And, in case you’re wondering, I can’t look at a pair of shoes without some mild anxiety.

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I'm The Girl Without A 'Friend Group'

And here's why I'm OK with it


Little things remind me all the time.

For example, I'll be sitting in the lounge with the people on my floor, just talking about how everyone's days went. Someone will turn to someone else and ask something along the lines of, "When are we going to so-and-so's place tonight?" Sometimes it'll even be, "Are you ready to go to so-and-so's place now? Okay, we'll see you later, Taylor!"

It's little things like that, little things that remind me I don't have a "friend group." And it's been like that forever. I don't have the same people to keep me company 24 hours of the day, the same people to do absolutely everything with, and the same people to cling to like glue. I don't have a whole cast of characters to entertain me and care for me and support me. Sometimes, especially when it feels obvious to me, not having a "friend group" makes me feel like a waste of space. If I don't have more friends than I can count, what's the point in trying to make friends at all?

I can tell you that there is a point. As a matter of fact, just because I don't have a close-knit clique doesn't mean I don't have any friends. The friends I have come from all different walks of life, some are from my town back home and some are from across the country. I've known some of my friends for years, and others I've only known for a few months. It doesn't really matter where they come from, though. What matters is that the friends I have all entertain me, care for me, and support me. Just because I'm not in that "friend group" with all of them together doesn't mean that we can't be friends to each other.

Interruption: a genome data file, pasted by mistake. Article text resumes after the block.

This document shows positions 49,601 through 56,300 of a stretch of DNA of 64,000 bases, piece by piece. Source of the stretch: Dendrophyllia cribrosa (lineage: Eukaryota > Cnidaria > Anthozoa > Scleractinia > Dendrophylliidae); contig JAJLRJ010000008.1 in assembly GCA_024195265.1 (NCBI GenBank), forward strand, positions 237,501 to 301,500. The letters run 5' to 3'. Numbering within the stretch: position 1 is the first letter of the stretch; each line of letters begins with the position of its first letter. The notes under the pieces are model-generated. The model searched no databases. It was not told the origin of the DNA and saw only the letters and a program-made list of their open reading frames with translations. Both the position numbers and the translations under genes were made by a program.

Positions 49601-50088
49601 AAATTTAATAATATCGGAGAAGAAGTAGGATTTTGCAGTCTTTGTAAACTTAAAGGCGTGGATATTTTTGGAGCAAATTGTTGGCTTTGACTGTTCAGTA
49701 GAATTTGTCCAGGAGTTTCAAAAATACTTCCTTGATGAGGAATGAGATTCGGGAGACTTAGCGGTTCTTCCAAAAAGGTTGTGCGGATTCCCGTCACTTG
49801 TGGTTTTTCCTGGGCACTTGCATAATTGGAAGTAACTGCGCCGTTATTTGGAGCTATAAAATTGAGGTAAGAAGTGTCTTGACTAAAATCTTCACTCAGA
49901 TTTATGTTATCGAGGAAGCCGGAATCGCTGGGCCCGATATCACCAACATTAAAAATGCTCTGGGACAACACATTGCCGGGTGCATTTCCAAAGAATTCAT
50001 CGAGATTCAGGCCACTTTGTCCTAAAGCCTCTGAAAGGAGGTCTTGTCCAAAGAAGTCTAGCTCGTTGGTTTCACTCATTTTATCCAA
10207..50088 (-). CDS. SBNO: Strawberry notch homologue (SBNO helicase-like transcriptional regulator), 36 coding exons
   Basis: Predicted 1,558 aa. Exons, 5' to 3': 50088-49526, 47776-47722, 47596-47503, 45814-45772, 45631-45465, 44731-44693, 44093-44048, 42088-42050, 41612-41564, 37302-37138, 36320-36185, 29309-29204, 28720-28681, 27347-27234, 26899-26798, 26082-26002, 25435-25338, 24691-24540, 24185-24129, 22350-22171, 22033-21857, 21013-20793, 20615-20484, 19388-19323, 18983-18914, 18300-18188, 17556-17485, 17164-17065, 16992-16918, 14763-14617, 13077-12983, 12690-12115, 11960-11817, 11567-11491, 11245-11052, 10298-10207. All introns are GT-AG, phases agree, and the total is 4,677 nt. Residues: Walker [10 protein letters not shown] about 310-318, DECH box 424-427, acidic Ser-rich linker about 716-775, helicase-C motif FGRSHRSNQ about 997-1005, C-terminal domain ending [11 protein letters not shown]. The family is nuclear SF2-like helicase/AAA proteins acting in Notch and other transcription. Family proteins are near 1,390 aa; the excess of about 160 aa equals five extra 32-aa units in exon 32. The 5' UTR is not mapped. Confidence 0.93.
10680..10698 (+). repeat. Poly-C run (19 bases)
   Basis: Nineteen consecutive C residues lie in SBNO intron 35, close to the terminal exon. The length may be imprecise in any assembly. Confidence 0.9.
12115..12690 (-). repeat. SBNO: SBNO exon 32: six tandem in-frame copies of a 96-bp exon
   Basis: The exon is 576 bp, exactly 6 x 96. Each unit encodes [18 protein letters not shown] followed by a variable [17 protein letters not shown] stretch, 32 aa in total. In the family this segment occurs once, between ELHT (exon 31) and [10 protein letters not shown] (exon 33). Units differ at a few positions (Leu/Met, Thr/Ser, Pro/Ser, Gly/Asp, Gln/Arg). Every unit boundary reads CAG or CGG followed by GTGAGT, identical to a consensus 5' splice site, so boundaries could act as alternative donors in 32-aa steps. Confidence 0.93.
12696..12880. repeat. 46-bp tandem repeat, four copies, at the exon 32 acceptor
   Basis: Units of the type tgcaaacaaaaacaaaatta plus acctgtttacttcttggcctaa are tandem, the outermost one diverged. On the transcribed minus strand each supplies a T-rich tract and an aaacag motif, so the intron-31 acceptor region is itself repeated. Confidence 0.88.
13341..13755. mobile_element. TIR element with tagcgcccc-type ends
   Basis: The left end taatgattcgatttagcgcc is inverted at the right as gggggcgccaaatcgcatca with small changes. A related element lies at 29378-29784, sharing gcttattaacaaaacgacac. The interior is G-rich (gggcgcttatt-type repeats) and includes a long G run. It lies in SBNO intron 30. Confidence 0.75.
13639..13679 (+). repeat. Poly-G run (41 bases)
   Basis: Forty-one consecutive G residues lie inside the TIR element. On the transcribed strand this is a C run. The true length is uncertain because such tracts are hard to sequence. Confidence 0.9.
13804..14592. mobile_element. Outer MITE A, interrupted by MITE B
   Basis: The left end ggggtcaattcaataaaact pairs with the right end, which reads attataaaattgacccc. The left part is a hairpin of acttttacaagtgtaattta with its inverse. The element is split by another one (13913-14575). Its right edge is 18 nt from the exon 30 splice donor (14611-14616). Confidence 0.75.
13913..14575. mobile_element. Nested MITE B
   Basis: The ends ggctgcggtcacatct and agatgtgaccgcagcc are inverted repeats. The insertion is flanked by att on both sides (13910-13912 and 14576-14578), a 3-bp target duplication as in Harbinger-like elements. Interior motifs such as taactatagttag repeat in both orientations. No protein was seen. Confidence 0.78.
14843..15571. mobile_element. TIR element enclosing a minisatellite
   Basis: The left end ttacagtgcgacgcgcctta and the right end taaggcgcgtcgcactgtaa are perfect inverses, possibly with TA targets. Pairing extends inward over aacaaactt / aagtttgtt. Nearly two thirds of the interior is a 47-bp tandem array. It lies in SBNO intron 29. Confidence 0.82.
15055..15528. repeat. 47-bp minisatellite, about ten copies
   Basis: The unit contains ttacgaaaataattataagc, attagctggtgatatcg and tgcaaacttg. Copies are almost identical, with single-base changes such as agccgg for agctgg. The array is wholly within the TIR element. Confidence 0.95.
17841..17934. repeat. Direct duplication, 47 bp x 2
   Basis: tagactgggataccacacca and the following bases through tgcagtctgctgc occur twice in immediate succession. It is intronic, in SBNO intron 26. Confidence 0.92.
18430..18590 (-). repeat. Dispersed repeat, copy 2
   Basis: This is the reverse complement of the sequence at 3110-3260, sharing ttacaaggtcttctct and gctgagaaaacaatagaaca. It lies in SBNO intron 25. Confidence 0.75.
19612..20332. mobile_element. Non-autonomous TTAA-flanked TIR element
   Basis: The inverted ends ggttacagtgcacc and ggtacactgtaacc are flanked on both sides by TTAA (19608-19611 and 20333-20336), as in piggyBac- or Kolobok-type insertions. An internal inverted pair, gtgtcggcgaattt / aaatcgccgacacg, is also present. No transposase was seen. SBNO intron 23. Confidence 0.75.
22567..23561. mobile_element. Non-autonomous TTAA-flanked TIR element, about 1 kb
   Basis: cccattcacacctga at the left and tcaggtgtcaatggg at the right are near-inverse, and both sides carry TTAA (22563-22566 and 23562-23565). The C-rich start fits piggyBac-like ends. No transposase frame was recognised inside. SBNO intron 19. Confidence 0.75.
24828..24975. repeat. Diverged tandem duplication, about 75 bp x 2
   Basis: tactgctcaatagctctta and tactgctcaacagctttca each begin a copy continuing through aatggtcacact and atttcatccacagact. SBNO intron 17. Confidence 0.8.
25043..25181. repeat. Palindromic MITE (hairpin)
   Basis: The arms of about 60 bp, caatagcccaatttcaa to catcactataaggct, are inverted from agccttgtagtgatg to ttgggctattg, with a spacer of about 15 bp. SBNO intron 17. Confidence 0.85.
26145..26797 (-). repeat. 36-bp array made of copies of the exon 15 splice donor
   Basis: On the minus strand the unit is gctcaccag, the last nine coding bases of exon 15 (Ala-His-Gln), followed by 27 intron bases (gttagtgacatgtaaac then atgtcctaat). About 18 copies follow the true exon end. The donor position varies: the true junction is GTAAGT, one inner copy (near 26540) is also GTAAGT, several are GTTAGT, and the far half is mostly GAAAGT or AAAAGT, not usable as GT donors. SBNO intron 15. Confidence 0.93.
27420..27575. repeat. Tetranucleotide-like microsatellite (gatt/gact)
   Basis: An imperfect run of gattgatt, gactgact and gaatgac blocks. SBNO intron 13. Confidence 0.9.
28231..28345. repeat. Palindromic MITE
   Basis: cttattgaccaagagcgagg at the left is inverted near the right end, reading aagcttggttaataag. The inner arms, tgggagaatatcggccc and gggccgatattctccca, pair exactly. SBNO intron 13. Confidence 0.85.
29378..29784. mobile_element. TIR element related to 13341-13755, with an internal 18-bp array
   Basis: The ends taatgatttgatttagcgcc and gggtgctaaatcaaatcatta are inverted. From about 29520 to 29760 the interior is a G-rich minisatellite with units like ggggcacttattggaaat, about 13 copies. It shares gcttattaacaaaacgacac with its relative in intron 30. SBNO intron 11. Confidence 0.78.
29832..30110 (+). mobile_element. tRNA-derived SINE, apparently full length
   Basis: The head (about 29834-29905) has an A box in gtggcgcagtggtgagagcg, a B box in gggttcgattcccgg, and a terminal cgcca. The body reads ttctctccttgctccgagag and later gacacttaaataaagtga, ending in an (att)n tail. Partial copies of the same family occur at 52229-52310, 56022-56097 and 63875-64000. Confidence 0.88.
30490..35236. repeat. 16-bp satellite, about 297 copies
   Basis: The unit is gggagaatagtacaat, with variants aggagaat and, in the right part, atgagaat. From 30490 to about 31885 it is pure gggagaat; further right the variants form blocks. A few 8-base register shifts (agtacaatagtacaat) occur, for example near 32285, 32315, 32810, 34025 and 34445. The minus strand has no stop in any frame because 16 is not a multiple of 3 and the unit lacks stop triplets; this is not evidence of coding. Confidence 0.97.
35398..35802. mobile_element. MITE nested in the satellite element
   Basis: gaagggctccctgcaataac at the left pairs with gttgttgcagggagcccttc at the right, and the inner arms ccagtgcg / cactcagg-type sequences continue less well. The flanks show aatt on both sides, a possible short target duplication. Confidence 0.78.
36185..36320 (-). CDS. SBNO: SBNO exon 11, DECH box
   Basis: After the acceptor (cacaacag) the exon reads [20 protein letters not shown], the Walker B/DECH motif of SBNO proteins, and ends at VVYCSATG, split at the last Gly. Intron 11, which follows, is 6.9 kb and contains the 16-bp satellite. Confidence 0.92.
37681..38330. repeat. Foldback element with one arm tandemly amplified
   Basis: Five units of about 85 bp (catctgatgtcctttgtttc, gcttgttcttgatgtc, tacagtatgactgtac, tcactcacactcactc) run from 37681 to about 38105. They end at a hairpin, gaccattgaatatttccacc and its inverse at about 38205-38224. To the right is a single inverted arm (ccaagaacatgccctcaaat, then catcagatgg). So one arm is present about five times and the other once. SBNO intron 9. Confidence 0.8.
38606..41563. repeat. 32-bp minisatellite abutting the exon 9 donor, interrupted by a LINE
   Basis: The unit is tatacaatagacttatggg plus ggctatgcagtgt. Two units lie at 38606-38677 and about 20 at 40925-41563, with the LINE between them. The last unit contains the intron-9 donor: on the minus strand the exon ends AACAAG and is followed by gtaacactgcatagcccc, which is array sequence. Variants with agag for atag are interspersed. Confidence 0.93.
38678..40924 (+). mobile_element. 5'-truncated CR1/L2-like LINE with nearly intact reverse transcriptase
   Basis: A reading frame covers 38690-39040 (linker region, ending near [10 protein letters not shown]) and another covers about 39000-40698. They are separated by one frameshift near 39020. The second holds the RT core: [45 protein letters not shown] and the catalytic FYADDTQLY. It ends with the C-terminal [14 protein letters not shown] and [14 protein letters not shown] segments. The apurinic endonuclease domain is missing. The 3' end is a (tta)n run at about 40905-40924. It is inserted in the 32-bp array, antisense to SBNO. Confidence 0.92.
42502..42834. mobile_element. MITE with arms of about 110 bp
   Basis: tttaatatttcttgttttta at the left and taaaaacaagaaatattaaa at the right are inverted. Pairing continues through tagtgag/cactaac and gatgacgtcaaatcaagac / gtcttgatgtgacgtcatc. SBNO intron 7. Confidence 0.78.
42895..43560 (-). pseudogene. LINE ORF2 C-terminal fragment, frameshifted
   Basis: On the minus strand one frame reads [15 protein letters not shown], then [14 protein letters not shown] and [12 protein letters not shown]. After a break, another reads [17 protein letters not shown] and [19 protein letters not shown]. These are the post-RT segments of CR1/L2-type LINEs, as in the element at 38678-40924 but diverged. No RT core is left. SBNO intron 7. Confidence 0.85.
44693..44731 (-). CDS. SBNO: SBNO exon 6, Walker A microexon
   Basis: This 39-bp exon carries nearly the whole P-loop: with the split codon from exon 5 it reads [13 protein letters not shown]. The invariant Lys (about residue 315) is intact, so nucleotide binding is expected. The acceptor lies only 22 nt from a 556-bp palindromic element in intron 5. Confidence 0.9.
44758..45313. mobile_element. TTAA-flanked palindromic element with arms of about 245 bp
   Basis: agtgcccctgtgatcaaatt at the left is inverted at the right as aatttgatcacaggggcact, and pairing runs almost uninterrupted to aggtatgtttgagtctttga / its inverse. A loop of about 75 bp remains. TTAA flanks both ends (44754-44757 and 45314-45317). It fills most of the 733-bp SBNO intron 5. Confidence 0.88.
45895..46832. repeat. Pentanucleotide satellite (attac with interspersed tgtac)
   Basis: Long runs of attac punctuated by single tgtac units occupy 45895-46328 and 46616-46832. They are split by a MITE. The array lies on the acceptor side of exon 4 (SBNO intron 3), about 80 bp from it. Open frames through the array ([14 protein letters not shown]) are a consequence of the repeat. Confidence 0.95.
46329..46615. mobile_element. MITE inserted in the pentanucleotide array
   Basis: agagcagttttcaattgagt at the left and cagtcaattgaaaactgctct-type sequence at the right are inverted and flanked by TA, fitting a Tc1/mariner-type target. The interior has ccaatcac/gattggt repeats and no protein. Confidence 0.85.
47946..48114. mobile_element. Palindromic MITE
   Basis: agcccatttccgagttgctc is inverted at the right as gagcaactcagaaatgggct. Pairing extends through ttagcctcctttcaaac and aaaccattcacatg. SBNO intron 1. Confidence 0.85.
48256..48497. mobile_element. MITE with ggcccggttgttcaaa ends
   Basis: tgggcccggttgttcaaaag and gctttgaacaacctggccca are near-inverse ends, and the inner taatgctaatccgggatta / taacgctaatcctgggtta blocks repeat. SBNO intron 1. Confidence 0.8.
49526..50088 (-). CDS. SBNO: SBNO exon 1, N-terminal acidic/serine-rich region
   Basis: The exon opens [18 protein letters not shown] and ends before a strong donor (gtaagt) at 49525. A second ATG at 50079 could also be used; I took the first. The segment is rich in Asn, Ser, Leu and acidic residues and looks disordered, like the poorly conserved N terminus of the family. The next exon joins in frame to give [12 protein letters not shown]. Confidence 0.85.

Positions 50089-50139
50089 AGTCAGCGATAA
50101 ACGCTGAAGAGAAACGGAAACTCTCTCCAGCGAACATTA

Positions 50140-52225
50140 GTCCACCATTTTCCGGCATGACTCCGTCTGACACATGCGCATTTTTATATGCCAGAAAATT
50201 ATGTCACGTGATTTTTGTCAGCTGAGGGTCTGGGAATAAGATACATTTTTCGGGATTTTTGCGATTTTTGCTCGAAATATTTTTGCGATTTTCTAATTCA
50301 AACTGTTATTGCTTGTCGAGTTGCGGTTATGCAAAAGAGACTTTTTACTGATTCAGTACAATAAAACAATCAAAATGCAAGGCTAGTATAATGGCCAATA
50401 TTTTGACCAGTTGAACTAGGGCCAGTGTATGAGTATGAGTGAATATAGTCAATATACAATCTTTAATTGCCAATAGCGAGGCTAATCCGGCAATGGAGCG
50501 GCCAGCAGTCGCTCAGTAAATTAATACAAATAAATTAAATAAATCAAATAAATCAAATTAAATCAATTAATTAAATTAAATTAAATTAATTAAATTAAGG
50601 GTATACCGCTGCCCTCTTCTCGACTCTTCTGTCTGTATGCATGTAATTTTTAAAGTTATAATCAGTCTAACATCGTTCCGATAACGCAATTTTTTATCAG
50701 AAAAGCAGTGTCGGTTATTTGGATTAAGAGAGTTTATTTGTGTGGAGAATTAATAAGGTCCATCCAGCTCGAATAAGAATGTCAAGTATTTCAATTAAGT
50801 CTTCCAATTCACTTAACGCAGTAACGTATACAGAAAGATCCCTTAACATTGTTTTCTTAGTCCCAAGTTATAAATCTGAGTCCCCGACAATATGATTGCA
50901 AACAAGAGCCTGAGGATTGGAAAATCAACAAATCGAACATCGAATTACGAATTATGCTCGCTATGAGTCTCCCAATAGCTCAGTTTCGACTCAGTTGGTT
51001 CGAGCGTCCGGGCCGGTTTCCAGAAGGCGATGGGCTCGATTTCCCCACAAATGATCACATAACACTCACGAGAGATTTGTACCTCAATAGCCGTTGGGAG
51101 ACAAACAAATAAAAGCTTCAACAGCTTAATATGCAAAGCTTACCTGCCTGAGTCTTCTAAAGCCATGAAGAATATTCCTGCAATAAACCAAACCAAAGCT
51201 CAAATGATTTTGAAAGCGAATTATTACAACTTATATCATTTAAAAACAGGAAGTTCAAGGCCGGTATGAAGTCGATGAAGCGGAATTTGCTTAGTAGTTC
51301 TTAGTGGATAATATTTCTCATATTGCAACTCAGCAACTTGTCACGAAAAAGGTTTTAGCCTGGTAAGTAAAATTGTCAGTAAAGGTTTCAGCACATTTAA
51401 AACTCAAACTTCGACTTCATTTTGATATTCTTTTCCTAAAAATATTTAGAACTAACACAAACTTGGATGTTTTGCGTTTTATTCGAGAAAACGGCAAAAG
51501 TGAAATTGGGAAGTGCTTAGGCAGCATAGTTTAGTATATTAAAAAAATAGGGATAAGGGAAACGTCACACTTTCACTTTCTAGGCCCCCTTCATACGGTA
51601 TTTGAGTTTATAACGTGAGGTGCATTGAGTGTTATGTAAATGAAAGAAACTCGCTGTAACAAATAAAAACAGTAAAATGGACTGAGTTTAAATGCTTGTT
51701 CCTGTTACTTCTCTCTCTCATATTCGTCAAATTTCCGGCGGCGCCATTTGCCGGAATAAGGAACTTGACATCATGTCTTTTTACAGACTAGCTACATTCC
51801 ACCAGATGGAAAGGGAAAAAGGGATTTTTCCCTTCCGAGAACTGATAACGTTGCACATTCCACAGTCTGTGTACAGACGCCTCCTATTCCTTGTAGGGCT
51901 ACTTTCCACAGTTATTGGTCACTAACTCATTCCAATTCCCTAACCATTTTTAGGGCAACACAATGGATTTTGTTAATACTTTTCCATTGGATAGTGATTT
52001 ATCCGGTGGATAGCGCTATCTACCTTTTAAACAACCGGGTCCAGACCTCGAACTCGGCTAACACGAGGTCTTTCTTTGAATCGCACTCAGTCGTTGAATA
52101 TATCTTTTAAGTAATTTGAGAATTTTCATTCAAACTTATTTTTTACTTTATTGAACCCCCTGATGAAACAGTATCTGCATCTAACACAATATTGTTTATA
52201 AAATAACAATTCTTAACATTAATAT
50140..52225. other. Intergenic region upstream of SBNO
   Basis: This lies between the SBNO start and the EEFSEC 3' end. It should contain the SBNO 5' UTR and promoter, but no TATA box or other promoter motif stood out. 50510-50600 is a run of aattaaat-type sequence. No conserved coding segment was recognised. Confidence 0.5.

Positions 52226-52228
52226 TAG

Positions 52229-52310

Still, I hate avoiding sticking myself in a box, and I'm not afraid to seek out friendships. I've noticed that a lot of the people I see who consider themselves to be in a "friend group" don't really venture outside the pack very often. I've never had a pack to venture outside of, so I don't mind reaching out to new people whenever.

I'm not going to lie, when I hear people talking about all the fun they're going to have with their "friend group" over the weekend, part of me wishes I could be included in something like that. I do sometimes want to have the personality type that allows me to mesh perfectly into a clique. I couldn't tell you what it is about me, but there is some part of me that just happens to function better one-on-one with people.

I hated it all my life up until very recently, and that's because I've finally learned that not having a "friend group" is never going to be the same as not having friends.

SEE ALSO: To The Girls Who Float Between Friend Groups

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4 Things I Wish High School Me Knew

Every day has a purpose.


People don't give high school enough credit for having the ability to shape your life. It can build you or it can break you and often times there is no in between. As I enter into my senior year of college I have reflected a lot on my college career and how it really has been the best years of my life up to this point, but I know that without a doubt my life would have been so different in I would have known these things as a high schooler.

1. Your life is valuable

But because of his great love for us, God, who is rich in mercy, made us alive with Christ even when we were dead in transgressions—it is by grace you have been saved. And God raised us up with Christ and seated us with him in the heavenly realms in Christ Jesus, in order that in the coming ages he might show the incomparable riches of his grace, expressed in his kindness to us in Christ Jesus. - Ephesians 2:4-7

2. You aren't defined by your singleness. 

Daughters of Jerusalem, I charge you by the gazelles and by the does of the field: Do not arouse or awaken love until it so desires. - Song of Solomon 2:7

4. You aren't going to fit in

Do not conform to the pattern of this world, but be transformed by the renewing of your mind. Then you will be able to test and approve what God's will is—his good, pleasing and perfect will. - Romans 12:2

4. Your clothes aren't going to fit forever, don't spend all of your money on them 

Then he said to them, "Watch out! Be on your guard against all kinds of greed; life does not consist in an abundance of possessions." - Luke 12:15